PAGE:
After months of public and technical hearings that allow Philadelphia to transparently set rates for the water, sewer, and stormwater services we provide, our customers will see the result of that process on their September bills.

The independent Water Rate Board officially approved new rates in July for the next two years.

For a typical residential customer with a current monthly bill of $66.50, their bill will decline slightly to $66.33 in Fiscal Year 2019 due to a reduction in the monthly customer service charge.

The typical customer’s bill—representing nearly 3,740 gallons (500 cubic feet) per month—would then increase by 86 cents to $67.19 in Fiscal Year 2020.

The rate changes for FY 2019 went into effect on September 1, 2018; the rate change for FY 2020 will show up on bills after September 1, 2019.

How will my monthly bill change?

How the rate change affects a monthly bill for a typical 1 residential customer
Date Increase of
monthly bill
Additional monthly water & sewer charge Average monthly
bill total1
Sept. 1, 2018
n/a n/a $66.50
Sept. 1 2018 -0.3% ($0.17) $66.33
Sept. 1, 2019 1.3% $0.86 $67.19*

1. A typical customer uses 500 cubic feet (cf) with a 5/8" meter.
* Subject to change

Overall, those changes allow for revenue increases of 1.33% in FY 2019 and 1.20% in FY 2020.

In a recent announcement, the Water Rate Board said they “sought to balance the cost to customers along with the critical infrastructure and financial needs of the Water Department” when determining the new rates.

We proposed the changes because, as a public water, sewer and stormwater provider that gets no funding from taxes, our rates are based on what it costs to guarantee safe, reliable water and protect our waterways. As costs for staff, energy, materials, and other expenses go up, so do rates.

Why the change in rates?

As one of the nation's longest­ running water providers, replacing and repairing infrastructure is a never-ending job that is only made possible by revenue from water bills. Those funds allowed us to quickly repair over 625 main breaks experienced this winter alone.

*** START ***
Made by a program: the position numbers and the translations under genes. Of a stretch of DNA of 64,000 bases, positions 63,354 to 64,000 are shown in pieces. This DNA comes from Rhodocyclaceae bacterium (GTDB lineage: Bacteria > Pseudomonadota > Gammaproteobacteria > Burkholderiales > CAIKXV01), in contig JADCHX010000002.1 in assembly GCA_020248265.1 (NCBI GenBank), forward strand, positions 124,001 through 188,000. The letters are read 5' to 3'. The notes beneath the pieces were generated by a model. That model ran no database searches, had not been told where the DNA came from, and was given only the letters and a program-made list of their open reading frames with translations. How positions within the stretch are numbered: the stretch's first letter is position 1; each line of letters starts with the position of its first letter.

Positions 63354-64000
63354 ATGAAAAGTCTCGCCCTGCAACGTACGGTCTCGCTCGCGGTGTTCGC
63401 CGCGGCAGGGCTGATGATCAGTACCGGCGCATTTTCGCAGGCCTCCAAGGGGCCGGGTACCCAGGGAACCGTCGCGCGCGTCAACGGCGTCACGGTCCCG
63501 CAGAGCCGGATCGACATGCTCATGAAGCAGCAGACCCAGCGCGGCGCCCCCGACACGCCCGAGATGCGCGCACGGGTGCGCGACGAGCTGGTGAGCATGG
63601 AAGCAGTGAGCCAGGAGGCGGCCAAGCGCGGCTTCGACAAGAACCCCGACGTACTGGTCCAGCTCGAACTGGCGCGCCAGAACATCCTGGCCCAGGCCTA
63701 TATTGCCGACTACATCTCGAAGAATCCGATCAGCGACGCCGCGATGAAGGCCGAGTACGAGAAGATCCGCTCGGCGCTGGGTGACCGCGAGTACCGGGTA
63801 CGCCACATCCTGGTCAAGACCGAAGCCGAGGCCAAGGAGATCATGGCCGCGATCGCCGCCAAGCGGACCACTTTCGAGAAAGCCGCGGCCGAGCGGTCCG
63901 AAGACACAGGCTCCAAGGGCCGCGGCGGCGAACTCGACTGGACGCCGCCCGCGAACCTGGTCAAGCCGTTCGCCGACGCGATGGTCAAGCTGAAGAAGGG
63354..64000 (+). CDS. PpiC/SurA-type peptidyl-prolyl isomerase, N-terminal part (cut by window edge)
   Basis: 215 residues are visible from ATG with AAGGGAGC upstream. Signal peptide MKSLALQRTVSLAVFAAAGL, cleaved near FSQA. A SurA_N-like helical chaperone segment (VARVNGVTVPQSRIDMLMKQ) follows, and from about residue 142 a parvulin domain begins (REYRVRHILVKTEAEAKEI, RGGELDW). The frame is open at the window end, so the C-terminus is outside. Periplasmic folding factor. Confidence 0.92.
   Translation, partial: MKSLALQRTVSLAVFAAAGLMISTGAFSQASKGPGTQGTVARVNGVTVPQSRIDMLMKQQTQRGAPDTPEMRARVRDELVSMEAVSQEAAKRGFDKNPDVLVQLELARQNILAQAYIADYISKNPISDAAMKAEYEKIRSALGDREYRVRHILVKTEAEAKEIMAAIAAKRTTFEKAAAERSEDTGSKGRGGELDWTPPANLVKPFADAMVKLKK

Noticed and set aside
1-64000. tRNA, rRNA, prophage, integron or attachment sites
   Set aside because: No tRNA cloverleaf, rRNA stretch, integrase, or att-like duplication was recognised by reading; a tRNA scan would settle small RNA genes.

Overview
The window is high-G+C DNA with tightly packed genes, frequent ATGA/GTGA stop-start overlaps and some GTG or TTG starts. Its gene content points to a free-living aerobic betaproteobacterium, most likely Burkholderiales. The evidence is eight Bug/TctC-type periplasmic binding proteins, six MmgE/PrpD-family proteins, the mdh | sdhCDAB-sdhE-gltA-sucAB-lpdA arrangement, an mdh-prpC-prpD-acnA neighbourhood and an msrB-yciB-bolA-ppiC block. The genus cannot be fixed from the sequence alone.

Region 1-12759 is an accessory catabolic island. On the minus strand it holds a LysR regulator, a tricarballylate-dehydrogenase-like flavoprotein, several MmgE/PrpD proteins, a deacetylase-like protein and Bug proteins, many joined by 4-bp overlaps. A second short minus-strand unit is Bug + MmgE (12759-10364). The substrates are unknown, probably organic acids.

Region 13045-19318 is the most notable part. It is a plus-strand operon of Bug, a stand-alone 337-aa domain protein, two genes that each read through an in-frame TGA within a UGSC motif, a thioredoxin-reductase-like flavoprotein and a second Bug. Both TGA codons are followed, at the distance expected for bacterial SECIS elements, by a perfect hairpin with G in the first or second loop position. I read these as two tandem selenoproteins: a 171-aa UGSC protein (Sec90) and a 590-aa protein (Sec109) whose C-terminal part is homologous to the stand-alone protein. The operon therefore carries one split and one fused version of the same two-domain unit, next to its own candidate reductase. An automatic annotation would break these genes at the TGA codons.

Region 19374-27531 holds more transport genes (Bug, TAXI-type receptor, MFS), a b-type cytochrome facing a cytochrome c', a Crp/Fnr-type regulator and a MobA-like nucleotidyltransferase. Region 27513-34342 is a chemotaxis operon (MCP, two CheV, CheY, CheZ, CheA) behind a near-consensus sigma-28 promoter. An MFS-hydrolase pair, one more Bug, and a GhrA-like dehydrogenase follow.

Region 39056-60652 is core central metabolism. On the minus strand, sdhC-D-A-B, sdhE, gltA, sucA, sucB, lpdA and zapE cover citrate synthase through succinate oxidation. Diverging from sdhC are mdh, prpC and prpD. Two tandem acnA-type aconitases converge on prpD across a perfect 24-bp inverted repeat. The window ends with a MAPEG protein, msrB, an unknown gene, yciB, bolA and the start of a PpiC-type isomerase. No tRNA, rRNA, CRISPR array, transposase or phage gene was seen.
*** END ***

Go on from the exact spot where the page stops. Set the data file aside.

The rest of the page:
More on the 2018 Rate Change Process:

Customers can see the full rate determination and related documents, including transcripts from public and technical hearings and comments submitted by other customers and organizations, on the Water, Sewer, and Storm Water Rate Board's website.

View the 2018 Rates Proceeding →

Highlights: New Rates Support Popular Green Investments + Help for Residents

Cleaner Water, Greener Philly: Under the new rates, we will be able to ensure needed funding for the Green City, Clean Waters program—an unprecedented effort to eliminate most of the pollution from stormwater runoff and sewer overflows we experience today by building green tools like rain gardens in neighborhoods and upgrading our sewers and treatment plants.

Federal law requires Philadelphia to take on this challenge because those pollution sources are two of the biggest concerns for local water quality that remain after decades of improvements from sewage treatment plant improvements and Clean Water Act regulations.

Green City, Clean Waters represents one of the largest infrastructure investments we’ve made in a generation, and the reward will be invaluable: local rivers and streams that are cleaner than they have ever been in our lifetimes.

Expanded Assistance: The new rates will also create a strong foundation for new income and hardship-based assistance options offered through the Tiered Assistance Program (TAP) to help customers struggling to pay bills and keep their water flowing.

These new programs for helping struggling customers, seen as a model for utilities around the nation, were introduced in July 2017 and add to long-standing assistance programs like senior discounts and payment agreements.

Through TAP, customers with incomes at or below 150% of the Federal Poverty Level can receive lower bills that are based on a percentage of their income, rather than the full rate. Help is also available for customers who have experienced a “special hardship.”

Hardships that could qualify for a lower monthly bill include the death of a primary household income earner, being hospitalized, losing a job and other situation that make it hard to stay current on water bills.

Get help with your bill:

Our assistance programs have grown to help more customers than ever. You can apply online, by mail, or with in-person help at Neighborhood Energy Centers (NECs) and other sites. Get in-person help with your application at over two dozen locations.

Use our online map to find a location near you,
call 215.685.6300, or get help online